A north east comedian who cannot speak hopes to help disabled youngsters find their voice through comedy.
Lee Ridley, known to many as The Lost Voice Guy, is one of the region’s biggest comedy exports most recently landing a BBC Radio 4 show called Ability and was named as the BBC New Comedy award winner in 2014.
Geordie Lee, who has Cerebral Palsy and communicates through an electronic device, has just been appointed as patron for north east children’s charity Smile For Life, and hopes to show others that disability should not be an obstacle to success.
The 36-year-old wants to use his role as patron to get more disabled young people involved in comedy and performing and can’t wait to get stuck in.
He said: “I am just really excited to get involved and I am really happy that I was asked to come on board with Smile For Life.
“I like the idea of getting some of the young people the charity support interested in performing – as long as they are not too funny!
“If I had had a disabled role model as a young person growing up, it would have definitely helped me and made me more confident and social.
“I had amazing support from my school and family as I was growing up so I know how that can benefit a person.”
Lee attended Percy Hedley school in Newcastle with Paralympian and good friend Stephen Miller, who has also worked with Smile For Life by hosting sporting events for disabled students.
He recently visited Smile For Life’s Café Beam in Gosforth, which is staffed by young people with disabilities and learning difficulties, to find out more about the work they do across the region.
He added: “I think that the charity provides a great opportunity for disabled young people and I am happy to be a part of it. I think that it is a real honour and I hope that we can achieve a lot together.”
As well as running comedy workshops for Smile For Life, the comedian from Consett hopes to dispel some of the stigma surrounding disability through public speaking.
He added: “I am good at giving motivational speeches so that could be something that I could do with the charity. I get asked to do them quite a lot so I must be doing something right!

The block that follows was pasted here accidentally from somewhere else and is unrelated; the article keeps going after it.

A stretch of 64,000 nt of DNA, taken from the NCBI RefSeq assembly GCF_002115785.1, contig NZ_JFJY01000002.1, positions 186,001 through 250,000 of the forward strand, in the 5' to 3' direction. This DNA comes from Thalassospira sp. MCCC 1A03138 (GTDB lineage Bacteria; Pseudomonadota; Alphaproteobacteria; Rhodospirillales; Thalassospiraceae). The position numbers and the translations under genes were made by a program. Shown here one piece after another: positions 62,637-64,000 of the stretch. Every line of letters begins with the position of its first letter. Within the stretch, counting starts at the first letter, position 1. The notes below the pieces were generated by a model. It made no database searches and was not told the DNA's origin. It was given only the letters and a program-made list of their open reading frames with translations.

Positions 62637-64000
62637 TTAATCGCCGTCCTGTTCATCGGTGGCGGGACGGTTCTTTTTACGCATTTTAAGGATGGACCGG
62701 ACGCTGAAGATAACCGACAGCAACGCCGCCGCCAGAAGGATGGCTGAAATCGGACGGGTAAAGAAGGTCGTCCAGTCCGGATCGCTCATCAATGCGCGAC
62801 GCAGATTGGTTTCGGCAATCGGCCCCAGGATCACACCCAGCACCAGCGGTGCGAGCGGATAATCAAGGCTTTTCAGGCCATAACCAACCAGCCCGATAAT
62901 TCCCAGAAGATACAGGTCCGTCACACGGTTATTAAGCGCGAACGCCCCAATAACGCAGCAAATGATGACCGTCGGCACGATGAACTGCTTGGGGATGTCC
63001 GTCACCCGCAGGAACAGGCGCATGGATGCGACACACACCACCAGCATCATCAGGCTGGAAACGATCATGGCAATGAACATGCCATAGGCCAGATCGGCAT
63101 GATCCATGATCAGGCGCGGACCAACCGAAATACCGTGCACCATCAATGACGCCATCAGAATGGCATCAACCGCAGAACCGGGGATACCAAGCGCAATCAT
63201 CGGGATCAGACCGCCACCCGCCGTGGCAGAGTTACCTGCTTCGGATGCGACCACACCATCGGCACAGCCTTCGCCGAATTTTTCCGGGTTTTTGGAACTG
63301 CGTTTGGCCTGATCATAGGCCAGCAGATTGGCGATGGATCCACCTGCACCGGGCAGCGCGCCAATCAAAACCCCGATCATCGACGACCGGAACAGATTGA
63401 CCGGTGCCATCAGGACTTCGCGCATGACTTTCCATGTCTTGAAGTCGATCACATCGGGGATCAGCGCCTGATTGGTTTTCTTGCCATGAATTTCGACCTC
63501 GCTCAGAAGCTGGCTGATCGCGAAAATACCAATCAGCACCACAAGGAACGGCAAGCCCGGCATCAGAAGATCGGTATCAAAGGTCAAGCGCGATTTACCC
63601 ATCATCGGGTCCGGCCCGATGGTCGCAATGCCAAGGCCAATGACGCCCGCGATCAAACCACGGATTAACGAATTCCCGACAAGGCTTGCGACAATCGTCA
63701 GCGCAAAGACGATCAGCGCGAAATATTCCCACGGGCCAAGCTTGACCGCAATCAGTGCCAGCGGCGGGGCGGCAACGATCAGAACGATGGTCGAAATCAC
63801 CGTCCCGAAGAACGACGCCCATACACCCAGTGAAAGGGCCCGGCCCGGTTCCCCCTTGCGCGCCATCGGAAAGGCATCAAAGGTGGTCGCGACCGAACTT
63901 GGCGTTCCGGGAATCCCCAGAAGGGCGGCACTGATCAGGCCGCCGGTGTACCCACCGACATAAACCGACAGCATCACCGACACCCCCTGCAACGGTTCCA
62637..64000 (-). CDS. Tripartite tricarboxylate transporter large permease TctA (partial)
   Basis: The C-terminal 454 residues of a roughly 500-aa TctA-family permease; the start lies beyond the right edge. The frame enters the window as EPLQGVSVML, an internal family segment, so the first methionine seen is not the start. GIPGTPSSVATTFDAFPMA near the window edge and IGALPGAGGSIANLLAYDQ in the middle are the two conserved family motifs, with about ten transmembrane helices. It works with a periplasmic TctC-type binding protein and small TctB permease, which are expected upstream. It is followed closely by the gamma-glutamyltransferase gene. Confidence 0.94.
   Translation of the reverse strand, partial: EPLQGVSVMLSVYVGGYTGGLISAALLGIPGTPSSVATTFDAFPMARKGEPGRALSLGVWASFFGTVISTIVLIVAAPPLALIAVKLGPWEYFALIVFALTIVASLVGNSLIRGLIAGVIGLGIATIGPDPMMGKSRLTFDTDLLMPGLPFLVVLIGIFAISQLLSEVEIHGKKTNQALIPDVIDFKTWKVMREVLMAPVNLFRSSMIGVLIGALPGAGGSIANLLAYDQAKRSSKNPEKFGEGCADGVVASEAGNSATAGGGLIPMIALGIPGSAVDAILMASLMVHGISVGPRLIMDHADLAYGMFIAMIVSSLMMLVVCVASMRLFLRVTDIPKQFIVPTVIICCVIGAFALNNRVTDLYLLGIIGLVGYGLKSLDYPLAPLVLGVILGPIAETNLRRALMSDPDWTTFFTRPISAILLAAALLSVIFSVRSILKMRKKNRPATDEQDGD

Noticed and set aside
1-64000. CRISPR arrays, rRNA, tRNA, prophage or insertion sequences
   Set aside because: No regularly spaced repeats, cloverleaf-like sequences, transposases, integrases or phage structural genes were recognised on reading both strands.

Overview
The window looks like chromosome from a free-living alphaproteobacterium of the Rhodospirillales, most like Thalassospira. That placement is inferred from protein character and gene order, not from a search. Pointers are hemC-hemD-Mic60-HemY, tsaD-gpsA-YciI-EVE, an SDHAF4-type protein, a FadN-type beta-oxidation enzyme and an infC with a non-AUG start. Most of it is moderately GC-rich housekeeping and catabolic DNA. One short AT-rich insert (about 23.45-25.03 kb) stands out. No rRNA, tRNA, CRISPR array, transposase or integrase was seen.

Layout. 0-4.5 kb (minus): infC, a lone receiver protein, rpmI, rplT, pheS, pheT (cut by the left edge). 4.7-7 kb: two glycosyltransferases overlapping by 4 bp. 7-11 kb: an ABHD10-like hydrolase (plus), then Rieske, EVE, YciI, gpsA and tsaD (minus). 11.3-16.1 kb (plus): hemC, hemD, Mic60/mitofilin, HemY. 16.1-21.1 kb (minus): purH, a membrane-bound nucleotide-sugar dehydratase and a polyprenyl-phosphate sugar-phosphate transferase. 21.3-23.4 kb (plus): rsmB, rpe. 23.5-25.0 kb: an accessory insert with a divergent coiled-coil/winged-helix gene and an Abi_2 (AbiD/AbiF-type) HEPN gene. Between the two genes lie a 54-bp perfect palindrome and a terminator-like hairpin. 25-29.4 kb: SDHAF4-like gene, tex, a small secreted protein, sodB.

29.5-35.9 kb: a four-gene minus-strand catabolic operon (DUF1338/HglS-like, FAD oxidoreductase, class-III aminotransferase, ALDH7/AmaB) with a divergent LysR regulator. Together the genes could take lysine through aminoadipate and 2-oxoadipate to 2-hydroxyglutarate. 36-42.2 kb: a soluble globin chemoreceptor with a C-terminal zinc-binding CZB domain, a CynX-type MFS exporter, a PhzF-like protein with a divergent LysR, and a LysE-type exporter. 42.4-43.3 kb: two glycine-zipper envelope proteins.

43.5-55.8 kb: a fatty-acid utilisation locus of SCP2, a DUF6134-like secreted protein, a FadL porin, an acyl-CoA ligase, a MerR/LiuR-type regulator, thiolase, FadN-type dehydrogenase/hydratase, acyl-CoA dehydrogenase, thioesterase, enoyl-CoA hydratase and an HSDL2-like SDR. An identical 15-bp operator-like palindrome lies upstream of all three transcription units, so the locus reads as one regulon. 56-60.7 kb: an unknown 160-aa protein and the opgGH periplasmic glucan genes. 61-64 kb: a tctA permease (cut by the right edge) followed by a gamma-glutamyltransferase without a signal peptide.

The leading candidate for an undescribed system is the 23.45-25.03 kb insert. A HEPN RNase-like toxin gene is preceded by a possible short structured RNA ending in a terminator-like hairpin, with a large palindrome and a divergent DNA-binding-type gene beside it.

“I do think that the stigma surrounding disability has changed a lot thanks to the Paralympics and programmes like The Last Leg on Channel 4. It’s a good programme, they asked me on the first series but didn’t give me enough notice so I couldn’t make it.
“People seem to be getting more used to the issues surrounding disability, but there is still a long way to go.”
Paula Gascoigne, Chief Executive for Smile For Life Children’s Charity, believes that Lee will be a fantastic inspiration to so many disabled children and young people.
She added: “He stands for everything that the charity stands for – overcoming obstacles and not letting things get in your way. Lee has proven that there are no limits to what you can achieve and we are very proud to have him as our new patron.”
The pair met when Lee performed at the charity’s fundraiser Smile For A Night Variety Show at the Tyne Theatre and Opera House in 2015 and 2016.
“Lee has become a good friend of the charity, he is hugely popular and the young people we support can relate to him,” said Paula.
Paul Wallwork, one of the youngsters that works in the charity’s Cafe Beam in Gosforth, was there to meet Lee during his visit and was excited to learn just what the comedian has achieved, despite having no voice.
The 22-year-old, who has learning difficulties, said: “It helps when you see someone who is successful with a disability, that is good for others to see. I think he will be great as patron, he’s done really well with his comedy.”
For more information on Smile For Life Children’s Charity and the work they do go to www.smileforlife.org.uk or search @SmileforlifeNE on social media.